How to Change Your Car Engine Oil
Changing your own car engine oil is easy and it'll save you money
Once you've changed your car engine oil once, you'll wonder why you've not been doing it yourself this whole time.
Every keen home mechanic starts somewhere, we don't all jump in at the deep end changing a gearbox or doing an engine conversion, most people start with a humble car engine oil change. An oil change is a simple part of a service you should be doing to your car annually or around every 10,000 miles (Your vehicle handbook should provide exact service intervals), it's something you can do yourself to save a bit of money plus isn't too overwhelming when it comes to spanner skills.
What you need*:
There is a small range of tools that you'll need, however consider them as an investment as it could be the foundation of a tool kit that will grow and regularly save you money on car maintenance as your skill set also increases.
- Car Engine Oil & Filter Service Kit
- Oil Drip Tray
- Trolley Jack
- Axle Stand(s)
- Oil Filter Wrench
- Clean Clothes
- Wheel Chocks
- 17mm** Socket & Wrench Or Spanner
*It's also advisable to use relevant safety equipment such as work gloves and goggles / safety glasses
**This is for Sump Plug which is commonly 17mm but can be different for each vehicle so please check
Make Sure your vehicle is parked on a secure and flat surface, like a drive way, make sure the hand brake is firmly applied.
Run your car engine for approximately 5 minutes to warm the oil, this will help with the draining. Whatever you do, DO NOT let your vehicle get up to full temperature, it will make the oil dangerously hot plus components like your exhaust will become scalding to touch.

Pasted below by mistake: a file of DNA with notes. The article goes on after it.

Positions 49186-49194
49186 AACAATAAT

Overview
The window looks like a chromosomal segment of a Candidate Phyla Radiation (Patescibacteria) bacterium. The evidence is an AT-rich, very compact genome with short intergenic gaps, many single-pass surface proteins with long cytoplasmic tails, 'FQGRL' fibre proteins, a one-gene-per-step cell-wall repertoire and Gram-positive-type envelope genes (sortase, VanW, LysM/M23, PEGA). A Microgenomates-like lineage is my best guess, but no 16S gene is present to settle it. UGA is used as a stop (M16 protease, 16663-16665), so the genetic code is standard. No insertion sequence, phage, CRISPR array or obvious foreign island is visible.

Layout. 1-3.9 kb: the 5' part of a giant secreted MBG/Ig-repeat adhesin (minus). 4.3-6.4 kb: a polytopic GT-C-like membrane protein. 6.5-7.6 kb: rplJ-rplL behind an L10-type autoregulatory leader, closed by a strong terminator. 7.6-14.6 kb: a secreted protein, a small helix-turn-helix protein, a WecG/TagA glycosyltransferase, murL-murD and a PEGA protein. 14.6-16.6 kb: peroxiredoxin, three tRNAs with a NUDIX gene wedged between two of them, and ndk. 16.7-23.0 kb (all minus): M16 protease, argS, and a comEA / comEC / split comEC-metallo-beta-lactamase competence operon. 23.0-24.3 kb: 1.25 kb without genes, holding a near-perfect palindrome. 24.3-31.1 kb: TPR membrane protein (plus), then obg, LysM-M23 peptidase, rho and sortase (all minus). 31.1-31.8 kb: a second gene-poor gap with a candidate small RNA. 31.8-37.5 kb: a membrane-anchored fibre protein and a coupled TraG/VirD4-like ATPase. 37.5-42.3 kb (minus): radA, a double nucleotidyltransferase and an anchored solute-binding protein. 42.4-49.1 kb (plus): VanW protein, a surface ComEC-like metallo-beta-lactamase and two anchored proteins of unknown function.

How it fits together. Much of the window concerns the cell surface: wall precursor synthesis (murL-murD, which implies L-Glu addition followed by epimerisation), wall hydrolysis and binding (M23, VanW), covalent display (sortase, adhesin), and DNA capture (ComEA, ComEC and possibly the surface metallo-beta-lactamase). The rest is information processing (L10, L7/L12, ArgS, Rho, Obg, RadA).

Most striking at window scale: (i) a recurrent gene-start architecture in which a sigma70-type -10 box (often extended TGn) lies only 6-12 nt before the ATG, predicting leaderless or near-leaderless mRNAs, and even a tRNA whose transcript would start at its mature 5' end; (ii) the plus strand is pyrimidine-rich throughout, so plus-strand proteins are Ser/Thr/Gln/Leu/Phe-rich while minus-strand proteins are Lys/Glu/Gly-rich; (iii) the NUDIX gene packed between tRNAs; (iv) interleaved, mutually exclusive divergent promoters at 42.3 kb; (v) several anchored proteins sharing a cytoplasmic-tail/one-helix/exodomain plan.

While your running your engine it might be a good time to take a note of your mileage so you will know when its next oil change is due.
Time to get the front of your car in the air! A handy tip before you start is to check if you can see your sump plug under your car and work out which side will offer you the easiest access to it, once you've worked that out we'll begin the process of jacking up that side.
Start by chocking as many wheels as possible, the wheel diagonally opposite the jack will take most of the lifting pressure*. Now locate the correct manufacture recommended jacking point (consult handbook) and slowly raise the car from the ground ensuring the jack is always at a 90° angle from the body of the car and nothing is slipping or moving in a dangerous manner.
Once the front side is raised, ALWAYS support it with at least one axle stand, making sure it's in an appropriate place (check handbook for manufacture recommendations) so to not damage your vehicle.
*An example would be, if I'm jacking the front near side up, the rear off side will take the most pressure.
Locate the sump plug / oil plug, normally it's located back centre of your sump. Place your oil drip tray below the bolt, expect the first few gushes of oil to be projected forward slightly so adjust drip tray if need be.
Loosen sump plug with a spanner / socket set, then unwind the remainder by hand, take the last few turns slow and remove the plug. Find a safe place to store the sump plug for a few minutes.
Normal Spin on Oil Filter:
Now locate the Oil filter*, grab your oil filter wrench and firmly rotate / loosen it in a anti-clockwise motion. Once able to, remove the wrench and finish removing the filter by hand, expect more oil to drain when the seal is broken and remember the filter will have a fair amount of dirty oil in it... so try not to spill it.
Grab the new oil filter and lubricate the seal with fresh oil, locate and clean with a cloth the filter fixing point that you've just removed the old one from. Being careful not to cross thread, your new filter should spin on freely in a clockwise rotation, no need for the filter wrench just tighten firmly by hand.